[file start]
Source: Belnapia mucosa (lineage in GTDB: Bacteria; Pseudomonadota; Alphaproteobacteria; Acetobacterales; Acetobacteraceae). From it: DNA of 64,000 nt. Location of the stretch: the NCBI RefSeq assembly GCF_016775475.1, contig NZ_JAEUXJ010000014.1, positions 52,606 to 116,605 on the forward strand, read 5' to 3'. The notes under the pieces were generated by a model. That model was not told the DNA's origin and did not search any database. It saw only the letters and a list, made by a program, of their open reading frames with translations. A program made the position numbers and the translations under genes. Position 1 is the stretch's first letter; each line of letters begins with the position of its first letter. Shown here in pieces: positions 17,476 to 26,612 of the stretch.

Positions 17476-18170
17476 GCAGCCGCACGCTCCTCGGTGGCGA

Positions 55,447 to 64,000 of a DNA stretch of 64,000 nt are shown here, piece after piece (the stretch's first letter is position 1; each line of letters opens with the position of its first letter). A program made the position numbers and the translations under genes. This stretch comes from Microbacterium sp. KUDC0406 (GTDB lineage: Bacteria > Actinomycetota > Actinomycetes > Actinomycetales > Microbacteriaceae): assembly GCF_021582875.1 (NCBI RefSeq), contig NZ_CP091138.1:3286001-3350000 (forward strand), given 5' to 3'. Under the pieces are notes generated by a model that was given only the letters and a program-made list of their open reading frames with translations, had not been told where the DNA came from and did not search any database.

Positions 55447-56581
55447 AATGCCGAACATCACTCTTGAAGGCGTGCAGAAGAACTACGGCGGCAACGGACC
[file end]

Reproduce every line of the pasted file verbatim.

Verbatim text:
Source: Belnapia mucosa (lineage in GTDB: Bacteria; Pseudomonadota; Alphaproteobacteria; Acetobacterales; Acetobacteraceae). From it: DNA of 64,000 nt. Location of the stretch: the NCBI RefSeq assembly GCF_016775475.1, contig NZ_JAEUXJ010000014.1, positions 52,606 to 116,605 on the forward strand, read 5' to 3'. The notes under the pieces were generated by a model. That model was not told the DNA's origin and did not search any database. It saw only the letters and a list, made by a program, of their open reading frames with translations. A program made the position numbers and the translations under genes. Position 1 is the stretch's first letter; each line of letters begins with the position of its first letter. Shown here in pieces: positions 17,476 to 26,612 of the stretch.

Positions 17476-18170
17476 GCAGCCGCACGCTCCTCGGTGGCGA

Positions 55,447 to 64,000 of a DNA stretch of 64,000 nt are shown here, piece after piece (the stretch's first letter is position 1; each line of letters opens with the position of its first letter). A program made the position numbers and the translations under genes. This stretch comes from Microbacterium sp. KUDC0406 (GTDB lineage: Bacteria > Actinomycetota > Actinomycetes > Actinomycetales > Microbacteriaceae): assembly GCF_021582875.1 (NCBI RefSeq), contig NZ_CP091138.1:3286001-3350000 (forward strand), given 5' to 3'. Under the pieces are notes generated by a model that was given only the letters and a program-made list of their open reading frames with translations, had not been told where the DNA came from and did not search any database.

Positions 55447-56581
55447 AATGCCGAACATCACTCTTGAAGGCGTGCAGAAGAACTACGGCGGCAACGGACC